An Anton Piller Order is one of two civil litigation procedures commonly regarded as “legal nuclear weapons”, the other being the Mareva Injunction Order. It is a confronting measure, only taken when there is genuine concern that documents or materials upon which an applicant wishes to rely, may be destroyed.

This search order was first created in England in 1974 and was later named after the Anton Piller KG v Manufacturing Processes Ltd [1976] Ch 55 case heard in the English Court of Appeal. In Queensland civil procedure, the order can now be found in Chapter 8 Division 3 of the Uniform Civil Procedure Rules (“UCPR”).

 An order such as this is not common because it is made without warning to the respondent before the search party shows up at his or her door. This type of order is usually made when a court finds it to be a necessary step to prevent the destruction of needed materials for trial hearing.  It is a relatively expensive process that is only taken in select circumstances, because it requires a lot of quick work by the applicant’s lawyers.  



A number of steps must be taken and procedural rules followed in order to obtained a search order. Those are:

  1. An affidavit must be put together that illustrates the need for the search order to occur. The document must include a description of the things that are being searched for, being as specific as possible, the address of the place to be searched, the reason as to why it must be searched, harm likely to be suffered by the applicant if the search doesn’t occur, details of the independent solicitor and names of the people expected to be on premises when the search occurs.
  2. An independent solicitor must be present to supervise the search party.
  3. The search party must be kept as small as possible.
  4. It is recommended that a computer expert is also included in the search party if the goal of the search is to find electronic documents or materials.
  5. Normally, it is not recommended for the applicant themselves, or their employees, directors or officers to be a part of the search party. The only person recommended to be present that represents the applicant themselves is their solicitor.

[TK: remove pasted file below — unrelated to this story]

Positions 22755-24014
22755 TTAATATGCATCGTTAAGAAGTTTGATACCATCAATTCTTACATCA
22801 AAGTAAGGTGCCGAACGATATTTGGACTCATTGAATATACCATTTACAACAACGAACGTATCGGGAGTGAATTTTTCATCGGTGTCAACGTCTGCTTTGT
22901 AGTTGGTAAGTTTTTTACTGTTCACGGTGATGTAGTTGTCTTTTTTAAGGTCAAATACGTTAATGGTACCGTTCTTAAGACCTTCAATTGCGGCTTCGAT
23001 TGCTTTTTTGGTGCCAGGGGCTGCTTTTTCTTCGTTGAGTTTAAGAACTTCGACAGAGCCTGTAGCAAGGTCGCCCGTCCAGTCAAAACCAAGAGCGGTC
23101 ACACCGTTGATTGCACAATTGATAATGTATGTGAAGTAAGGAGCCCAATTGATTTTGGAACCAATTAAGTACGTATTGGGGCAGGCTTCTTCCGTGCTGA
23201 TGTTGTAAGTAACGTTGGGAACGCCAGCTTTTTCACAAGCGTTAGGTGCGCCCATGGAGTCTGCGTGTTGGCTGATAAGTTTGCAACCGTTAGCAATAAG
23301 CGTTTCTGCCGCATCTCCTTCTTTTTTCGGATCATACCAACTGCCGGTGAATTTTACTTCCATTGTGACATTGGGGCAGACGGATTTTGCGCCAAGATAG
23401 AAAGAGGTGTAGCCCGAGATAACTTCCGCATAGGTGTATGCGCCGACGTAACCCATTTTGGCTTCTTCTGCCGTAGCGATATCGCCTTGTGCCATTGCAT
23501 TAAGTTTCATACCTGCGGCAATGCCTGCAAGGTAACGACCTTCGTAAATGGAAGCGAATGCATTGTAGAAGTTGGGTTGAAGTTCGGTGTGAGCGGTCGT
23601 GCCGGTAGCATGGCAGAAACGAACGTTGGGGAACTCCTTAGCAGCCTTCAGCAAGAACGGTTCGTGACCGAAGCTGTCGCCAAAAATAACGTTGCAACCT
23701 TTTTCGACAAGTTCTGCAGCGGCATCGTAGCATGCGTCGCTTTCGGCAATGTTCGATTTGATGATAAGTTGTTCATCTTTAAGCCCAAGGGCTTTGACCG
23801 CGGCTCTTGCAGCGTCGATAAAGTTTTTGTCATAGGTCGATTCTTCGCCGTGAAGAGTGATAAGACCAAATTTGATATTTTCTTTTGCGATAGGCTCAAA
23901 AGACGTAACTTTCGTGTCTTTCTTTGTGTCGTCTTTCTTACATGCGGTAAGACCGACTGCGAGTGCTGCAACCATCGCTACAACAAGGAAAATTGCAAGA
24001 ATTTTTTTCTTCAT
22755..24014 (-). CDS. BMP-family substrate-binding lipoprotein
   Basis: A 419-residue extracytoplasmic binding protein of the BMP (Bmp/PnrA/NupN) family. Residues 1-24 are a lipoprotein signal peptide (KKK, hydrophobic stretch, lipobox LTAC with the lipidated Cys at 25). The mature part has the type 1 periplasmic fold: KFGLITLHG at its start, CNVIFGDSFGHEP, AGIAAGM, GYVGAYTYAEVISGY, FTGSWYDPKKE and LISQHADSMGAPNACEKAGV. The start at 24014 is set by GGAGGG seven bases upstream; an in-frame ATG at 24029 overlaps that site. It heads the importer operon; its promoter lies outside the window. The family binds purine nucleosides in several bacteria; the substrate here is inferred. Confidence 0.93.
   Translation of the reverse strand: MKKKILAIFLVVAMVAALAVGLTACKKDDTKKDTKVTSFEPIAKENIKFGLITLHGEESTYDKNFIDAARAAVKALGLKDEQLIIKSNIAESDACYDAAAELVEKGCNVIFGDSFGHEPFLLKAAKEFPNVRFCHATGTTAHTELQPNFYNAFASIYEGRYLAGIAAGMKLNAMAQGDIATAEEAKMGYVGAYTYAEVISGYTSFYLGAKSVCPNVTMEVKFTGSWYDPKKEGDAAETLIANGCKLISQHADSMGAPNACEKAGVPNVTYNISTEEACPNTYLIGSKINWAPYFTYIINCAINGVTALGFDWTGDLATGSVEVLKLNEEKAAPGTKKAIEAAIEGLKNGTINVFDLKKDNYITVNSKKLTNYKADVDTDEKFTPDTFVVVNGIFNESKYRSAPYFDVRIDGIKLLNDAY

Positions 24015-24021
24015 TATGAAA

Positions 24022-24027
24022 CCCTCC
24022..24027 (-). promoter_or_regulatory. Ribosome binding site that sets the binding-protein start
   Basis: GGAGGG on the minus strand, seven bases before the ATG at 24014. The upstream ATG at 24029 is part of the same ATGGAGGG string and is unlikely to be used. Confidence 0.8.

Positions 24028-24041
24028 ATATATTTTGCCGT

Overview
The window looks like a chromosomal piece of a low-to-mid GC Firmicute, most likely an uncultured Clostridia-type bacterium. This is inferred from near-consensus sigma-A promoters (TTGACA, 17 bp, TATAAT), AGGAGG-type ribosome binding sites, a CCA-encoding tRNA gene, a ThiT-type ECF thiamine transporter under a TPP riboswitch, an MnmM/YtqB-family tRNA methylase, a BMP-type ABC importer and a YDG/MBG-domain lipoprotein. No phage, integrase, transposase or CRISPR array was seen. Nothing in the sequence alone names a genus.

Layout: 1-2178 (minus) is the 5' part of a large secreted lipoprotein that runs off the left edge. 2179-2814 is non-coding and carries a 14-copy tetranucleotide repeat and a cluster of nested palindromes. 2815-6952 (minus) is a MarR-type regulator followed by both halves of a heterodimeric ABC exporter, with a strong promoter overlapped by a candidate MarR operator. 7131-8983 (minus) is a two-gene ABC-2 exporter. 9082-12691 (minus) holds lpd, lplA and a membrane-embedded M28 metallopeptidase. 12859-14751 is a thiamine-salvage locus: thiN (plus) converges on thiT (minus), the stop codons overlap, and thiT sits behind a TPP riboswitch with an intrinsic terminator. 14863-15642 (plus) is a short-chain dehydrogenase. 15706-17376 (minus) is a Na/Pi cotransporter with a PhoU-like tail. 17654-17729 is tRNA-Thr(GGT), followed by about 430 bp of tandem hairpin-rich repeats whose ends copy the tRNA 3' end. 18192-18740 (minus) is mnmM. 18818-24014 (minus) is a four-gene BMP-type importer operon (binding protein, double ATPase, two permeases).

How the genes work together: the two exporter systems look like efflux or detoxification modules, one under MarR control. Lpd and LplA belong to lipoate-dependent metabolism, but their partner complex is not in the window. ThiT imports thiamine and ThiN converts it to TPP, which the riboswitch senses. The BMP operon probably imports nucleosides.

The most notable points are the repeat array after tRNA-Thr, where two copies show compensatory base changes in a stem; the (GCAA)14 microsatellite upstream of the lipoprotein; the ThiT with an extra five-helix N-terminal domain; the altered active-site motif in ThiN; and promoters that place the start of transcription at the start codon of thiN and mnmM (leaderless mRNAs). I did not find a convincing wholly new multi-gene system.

6. The search order is not permitted to occur at the same time as any other search warrant so as not to comprise the investigation of either search.
  7. Members of the search party, particularly the independent solicitor as well as the applicant’s solicitor, are under an obligation not to disclose any details of what they have found during the search to the applicant until the hearing occurs in Court.
  8. The search order and any information that is obtained during it are subject to adjudication of any claim of privilege.



The independent solicitor is responsible for the carrying out of the search order. Their responsibilities include:

  1. Serving the above-mentioned affidavit to the respondent upon arrival at the premises and explaining the meaning of it to the extent necessary. The solicitor should also advise the respondent that he or she have the right to legal advice.
  2. Document the items that are to be removed from the premises before it is done and distribute the list to both parties.
  3. The solicitor is held responsible for the items removed from the premises before further orders of the Court are given.
  4. The solicitor has the right to remove any computer from the premises should there be a need to print or copy any documents on it. If that is to occur, the solicitor must provide a list of the documents copied to both the applicant and the respondent.
  5. The solicitor is responsible for submitting a written report to the Court upon the execution of the search order in the time prescribed.
  6. Upon the completion of the search, a hearing is to occur that the solicitor is required to attend. The solicitor must produce any documents or other materials in their custody at that time that were removed from the respondent’s premises and to answer any questions the Court may have.



The Anton Piller Order while rather imposing on the respondent, is sometimes entirely appropriate.

It provides a quick initial layer of protection for civil litigants and their evidence that has to be procured for hearing, but usually pursued in circumstances that justify the relatively high time and financial expense.